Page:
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--yes. And wus dyin' as hard as he could last fall. Well, he's alive yet."

      "How do you know?"

      "Joslin says so. He had a letter at Seattle from a man who'd come down to Nome from Polaris over the ice at Christmas. Not that it matters much. The sick feller don't seem to have let on to them others. Anyways, they's good and plenty in the Mother Lode. What I don't see is how he managed it."

      "Managed what?"

      "To hang on. If ever I see death in a man's face! But I always said they wusn't like anything I ever seen before."

      "What wasn't?"

      "Them eyes."

      "Near Nome, is it--the place where he--"

      "Oh, no, a good ways north."

      "Heavens, north even of Nome?"

      Yes, it's the farthest north camp they is. Think o' him hangin' on all through the winter. In that place!" Blumpitty's pale gaze sought vainly for enlightenment among the moving ice masses.

      "People do get through in worse places than that," said his companion.

      "They ain't no worse place than Polaris."

      "Yes, there's Franz Josef Land."

      "Never heard o' that camp."

      "I wish I were going as far as Polaris."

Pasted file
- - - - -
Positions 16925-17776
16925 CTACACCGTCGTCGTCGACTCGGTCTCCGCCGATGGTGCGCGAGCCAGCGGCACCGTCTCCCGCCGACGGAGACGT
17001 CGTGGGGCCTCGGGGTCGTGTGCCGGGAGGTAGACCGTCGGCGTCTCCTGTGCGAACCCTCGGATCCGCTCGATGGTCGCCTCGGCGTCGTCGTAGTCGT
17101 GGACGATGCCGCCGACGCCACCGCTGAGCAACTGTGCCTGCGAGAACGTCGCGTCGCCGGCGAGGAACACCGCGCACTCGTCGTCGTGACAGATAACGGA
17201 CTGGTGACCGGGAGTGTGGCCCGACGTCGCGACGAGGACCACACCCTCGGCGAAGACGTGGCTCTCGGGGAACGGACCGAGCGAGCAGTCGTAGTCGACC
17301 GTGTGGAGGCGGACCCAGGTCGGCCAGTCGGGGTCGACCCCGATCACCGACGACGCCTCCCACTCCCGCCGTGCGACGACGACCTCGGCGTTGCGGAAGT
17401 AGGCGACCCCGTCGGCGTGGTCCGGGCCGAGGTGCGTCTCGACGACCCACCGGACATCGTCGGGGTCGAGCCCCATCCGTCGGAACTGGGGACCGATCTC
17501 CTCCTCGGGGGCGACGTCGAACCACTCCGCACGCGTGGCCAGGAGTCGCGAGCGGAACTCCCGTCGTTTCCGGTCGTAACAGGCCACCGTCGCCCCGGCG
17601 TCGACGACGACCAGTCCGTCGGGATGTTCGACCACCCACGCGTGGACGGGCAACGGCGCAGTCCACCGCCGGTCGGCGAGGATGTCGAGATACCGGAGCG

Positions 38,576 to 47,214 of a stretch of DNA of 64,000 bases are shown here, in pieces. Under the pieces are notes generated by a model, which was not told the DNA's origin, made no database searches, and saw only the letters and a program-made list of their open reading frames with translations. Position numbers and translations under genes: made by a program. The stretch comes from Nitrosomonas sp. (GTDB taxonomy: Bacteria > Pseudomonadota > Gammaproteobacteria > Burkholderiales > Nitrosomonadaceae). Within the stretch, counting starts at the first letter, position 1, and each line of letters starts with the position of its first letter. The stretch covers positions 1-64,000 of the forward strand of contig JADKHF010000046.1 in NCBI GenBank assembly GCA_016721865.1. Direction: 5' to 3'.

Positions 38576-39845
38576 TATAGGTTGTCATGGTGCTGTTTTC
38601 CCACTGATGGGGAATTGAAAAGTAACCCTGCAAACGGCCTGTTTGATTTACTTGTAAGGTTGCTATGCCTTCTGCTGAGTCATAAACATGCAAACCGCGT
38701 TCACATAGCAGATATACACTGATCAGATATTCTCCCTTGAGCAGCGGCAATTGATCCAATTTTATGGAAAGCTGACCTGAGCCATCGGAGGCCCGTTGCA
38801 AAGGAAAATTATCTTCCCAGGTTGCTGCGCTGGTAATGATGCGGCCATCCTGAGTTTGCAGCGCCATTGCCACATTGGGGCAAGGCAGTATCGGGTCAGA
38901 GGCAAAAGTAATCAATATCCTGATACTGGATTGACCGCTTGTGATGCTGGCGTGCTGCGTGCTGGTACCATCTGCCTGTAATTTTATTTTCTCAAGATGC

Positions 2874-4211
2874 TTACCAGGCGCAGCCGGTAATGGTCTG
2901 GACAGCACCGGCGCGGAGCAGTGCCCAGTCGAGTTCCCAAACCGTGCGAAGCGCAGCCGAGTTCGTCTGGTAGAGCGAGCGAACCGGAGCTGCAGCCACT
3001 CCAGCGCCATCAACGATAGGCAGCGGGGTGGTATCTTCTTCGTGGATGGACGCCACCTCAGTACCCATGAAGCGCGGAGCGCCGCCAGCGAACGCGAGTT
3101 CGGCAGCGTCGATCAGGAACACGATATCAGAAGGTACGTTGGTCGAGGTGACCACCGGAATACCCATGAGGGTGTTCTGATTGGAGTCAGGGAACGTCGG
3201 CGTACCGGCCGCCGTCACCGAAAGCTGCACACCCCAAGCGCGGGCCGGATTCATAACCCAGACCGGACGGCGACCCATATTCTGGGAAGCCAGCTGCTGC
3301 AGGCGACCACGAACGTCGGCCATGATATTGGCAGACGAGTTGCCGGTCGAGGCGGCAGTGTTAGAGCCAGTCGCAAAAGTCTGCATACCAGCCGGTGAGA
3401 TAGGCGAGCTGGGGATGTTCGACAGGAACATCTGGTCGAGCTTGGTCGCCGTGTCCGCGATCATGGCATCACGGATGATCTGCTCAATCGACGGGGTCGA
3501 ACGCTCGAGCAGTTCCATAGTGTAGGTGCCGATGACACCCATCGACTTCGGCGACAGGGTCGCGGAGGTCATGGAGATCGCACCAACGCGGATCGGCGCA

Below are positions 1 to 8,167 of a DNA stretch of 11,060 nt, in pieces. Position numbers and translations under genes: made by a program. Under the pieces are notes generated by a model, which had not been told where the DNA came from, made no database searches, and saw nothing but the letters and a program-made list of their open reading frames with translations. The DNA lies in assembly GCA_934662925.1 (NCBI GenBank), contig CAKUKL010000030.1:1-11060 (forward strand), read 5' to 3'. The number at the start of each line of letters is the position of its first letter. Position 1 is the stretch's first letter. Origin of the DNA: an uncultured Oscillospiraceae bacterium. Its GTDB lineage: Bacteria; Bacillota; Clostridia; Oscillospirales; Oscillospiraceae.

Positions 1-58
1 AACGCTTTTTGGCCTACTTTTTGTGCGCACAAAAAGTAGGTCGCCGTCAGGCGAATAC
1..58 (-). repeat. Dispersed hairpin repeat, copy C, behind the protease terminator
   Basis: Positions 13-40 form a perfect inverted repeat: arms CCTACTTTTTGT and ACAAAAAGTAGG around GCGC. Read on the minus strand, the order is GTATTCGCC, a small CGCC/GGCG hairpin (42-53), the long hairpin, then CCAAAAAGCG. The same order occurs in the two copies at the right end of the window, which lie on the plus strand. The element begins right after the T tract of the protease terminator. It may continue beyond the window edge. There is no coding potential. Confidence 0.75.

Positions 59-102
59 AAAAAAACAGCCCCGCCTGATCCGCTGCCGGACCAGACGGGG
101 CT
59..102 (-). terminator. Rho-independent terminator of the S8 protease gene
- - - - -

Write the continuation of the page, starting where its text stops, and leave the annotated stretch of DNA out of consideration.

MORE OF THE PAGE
"Why, come right along."

      She laughed. "I only wish I could. I'd like to know a man who'd lived in the farthest north of camp of all--the farthest on our side. What's that?"


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      "Where?"

      "Out there." She pointed to a ghostly something, faint as smoke against the high light of the ice rim on the far horizon.

      Blumpitty stared. "Reckon it's a cloud. "They's two more! And another. No, by gum, it's ships!"

      And ships they were, five of them, the first seen since leaving Vancouver!--spectacle to stir the chilled blood of watchers on the Los Angeles. For these dreamlike apparitions were vessels such as theirs, threatened like them with ice-pack and with storm. A detachment of the Nome fleet! None came any nearer, except the Ohio and the little Charles Nelson. They spoke and passed, the Ohio speedily to vanish; Charles Nelson to tack about, hunting an outlet, and then, discouraged turn south as the bigger Los Angeles pushed valiantly through the ice to the North. "Turn back! No use!" Charles Nelson warned, and then, quicker than ever you saw in your life, the fog swooped down and wiped everything off the ocean except the nearer ice. The Los Angeles turned and tacked about to the tune of the fog-horn, trying to find a way through the heavier floe, only to be headed off by bigger masses looming through the haze, majestic slow-sailing ice-ships, some like white gondolas, some like sturdy, low-built castles set fantastically on a field of fleece, for the exposed parts of the berg had rotted in the sun, and in the wind been rippled, so that a nearer sight showed the surfaces honeycombed, disintegrate. And again to Hildegarde Mar came that sense of its all being familiar, as though she had been here before. So she had, in spirit. With a thrilling sense of recognition she discovered the original of more than one picture